Oct 1,
2017
 
Oct 2,
2016
 
(52 Weeks Ended)
 
(53 Weeks Ended)
 
 
 
 
 
 
 
 As a % of China/Asia Pacific 
Total Net Revenues
Net revenues:
 
 
 
 
 
 
 
Company-operated stores
$
2,906.0

 
$
2,640.4

 
89.7
%
 
89.8
%
Licensed stores
327.4

 
292.3

 
10.1

 
9.9

Foodservice and other
6.8

 
6.1

 
0.2

 
0.2

Total net revenues
3,240.2

 
2,938.8

 
100.0

 
100.0

Cost of sales including occupancy costs
1,393.9

 
1,296.7

 
43.0

 
44.1

Store operating expenses
845.5

 
779.4

 
26.1

 
26.5

Other operating expenses
74.6

 
70.3

 
2.3

 
2.4

Depreciation and amortization expenses
202.2

 
180.6

 
6.2

 
6.1

General and administrative expenses
156.0

 
130.3

 
4.8

 
4.4

Total operating expenses
2,672.2

 
2,457.3

 
82.5

 
83.6

Income from equity investees
197.0

 
150.1

 
6.1

 
5.1

Operating income
$
765.0

 
$
631.6

 
23.6
%
 
21.5
%
Store operating expenses as a % of related revenues
 
 
 
 
29.1
%
 
29.5
%
Other operating expenses as a % of non-company-operated store revenues
 
 
 
 
22.3
%
 
23.6
%
Revenues
China/Asia Pacific total net revenues for fiscal 2017 increased $301 million, or 10%, over fiscal 2016, primarily from higher company-operated store revenues ($266 million), driven by incremental revenues from 392 net new company-operated store openings over the past 12 months ($293 million). Also contributing was a 3% increase in comparable store sales ($67 million), partially offset by the absence of the 53rd week ($52 million) and unfavorable foreign currency translation ($40 million).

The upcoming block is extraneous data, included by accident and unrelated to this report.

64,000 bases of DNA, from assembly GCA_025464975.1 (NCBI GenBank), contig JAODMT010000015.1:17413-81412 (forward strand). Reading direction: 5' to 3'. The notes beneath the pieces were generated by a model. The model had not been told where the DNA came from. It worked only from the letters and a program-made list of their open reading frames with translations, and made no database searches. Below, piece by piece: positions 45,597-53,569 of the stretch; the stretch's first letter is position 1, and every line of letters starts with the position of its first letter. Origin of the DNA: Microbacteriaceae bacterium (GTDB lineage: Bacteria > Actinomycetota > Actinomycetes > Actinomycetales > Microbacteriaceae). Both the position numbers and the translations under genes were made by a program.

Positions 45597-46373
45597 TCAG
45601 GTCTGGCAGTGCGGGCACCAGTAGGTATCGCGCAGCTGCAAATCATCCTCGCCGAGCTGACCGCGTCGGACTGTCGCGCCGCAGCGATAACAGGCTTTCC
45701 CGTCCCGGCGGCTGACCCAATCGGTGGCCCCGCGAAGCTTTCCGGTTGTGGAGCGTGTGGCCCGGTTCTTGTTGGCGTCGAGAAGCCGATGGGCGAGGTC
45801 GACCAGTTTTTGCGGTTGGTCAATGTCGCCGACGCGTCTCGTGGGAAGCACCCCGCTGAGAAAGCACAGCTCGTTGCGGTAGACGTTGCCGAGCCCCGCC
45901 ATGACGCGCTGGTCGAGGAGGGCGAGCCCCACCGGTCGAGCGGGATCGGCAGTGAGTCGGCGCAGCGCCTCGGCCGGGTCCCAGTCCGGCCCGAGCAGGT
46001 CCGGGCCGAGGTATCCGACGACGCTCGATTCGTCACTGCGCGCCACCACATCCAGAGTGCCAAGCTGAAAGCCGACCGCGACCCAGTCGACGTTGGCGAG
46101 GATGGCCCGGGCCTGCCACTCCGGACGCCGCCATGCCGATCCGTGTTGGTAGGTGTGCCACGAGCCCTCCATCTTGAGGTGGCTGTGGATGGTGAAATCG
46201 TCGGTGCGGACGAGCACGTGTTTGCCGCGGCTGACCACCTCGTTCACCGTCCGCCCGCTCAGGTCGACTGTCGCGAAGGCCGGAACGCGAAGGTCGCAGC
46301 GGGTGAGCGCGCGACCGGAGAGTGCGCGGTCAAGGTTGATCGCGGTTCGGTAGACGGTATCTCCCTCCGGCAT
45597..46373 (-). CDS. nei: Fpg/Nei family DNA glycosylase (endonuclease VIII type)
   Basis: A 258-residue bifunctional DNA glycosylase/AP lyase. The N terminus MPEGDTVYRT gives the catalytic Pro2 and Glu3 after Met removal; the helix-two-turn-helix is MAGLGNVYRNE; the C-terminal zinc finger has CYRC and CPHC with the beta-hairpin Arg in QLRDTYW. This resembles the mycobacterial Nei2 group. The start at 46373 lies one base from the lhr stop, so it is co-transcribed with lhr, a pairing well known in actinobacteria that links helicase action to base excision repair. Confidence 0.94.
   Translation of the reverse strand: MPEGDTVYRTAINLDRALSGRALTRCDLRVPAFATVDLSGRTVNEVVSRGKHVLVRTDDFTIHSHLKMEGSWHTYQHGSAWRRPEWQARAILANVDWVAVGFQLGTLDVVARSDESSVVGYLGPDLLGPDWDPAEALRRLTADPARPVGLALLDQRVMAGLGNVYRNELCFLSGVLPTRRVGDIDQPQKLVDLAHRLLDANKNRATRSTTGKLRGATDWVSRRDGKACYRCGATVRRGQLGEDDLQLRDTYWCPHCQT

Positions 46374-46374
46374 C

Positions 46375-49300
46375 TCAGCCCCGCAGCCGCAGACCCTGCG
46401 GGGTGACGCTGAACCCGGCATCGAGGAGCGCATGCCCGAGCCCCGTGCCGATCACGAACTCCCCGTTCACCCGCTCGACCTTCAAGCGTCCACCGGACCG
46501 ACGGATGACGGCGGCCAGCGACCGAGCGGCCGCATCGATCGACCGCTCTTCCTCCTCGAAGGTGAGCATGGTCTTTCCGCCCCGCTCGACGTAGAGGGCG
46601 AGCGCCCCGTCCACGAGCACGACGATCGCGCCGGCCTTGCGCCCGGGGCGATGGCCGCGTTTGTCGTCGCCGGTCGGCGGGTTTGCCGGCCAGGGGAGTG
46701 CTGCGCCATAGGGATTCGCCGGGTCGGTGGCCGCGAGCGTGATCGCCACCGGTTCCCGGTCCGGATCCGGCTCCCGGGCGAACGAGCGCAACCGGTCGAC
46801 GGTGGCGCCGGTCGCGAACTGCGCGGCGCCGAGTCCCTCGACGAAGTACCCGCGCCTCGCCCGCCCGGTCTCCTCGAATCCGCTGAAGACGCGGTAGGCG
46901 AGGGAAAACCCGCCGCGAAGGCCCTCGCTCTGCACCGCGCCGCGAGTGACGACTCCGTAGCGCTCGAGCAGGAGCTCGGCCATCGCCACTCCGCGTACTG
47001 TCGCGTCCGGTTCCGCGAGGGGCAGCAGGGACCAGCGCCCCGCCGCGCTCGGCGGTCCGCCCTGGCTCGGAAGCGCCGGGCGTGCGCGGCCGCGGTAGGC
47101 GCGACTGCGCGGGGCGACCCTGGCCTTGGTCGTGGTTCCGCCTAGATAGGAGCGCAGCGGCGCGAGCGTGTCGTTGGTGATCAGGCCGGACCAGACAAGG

Licensed store revenues increased $35 million, primarily driven by increased product sales to and royalty revenues from licensees ($39 million), primarily resulting from the opening of 644 net new licensed stores over the past 12 months, partially offset the absence of the 53rd week ($4 million).
Operating Expenses
Cost of sales including occupancy costs as a percentage of total net revenues decreased 110 basis points, primarily driven by favorability from the transition to China's new value added tax structure (approximately 120 basis points).
Store operating expenses as a percentage of total net revenues decreased 40 basis points. As a percentage of company-operated store revenues, store operating expenses decreased 40 basis points, primarily due to sales leverage on salaries and benefits (approximately 30 basis points) and lower performance-based compensation in Japan (approximately 10 basis points).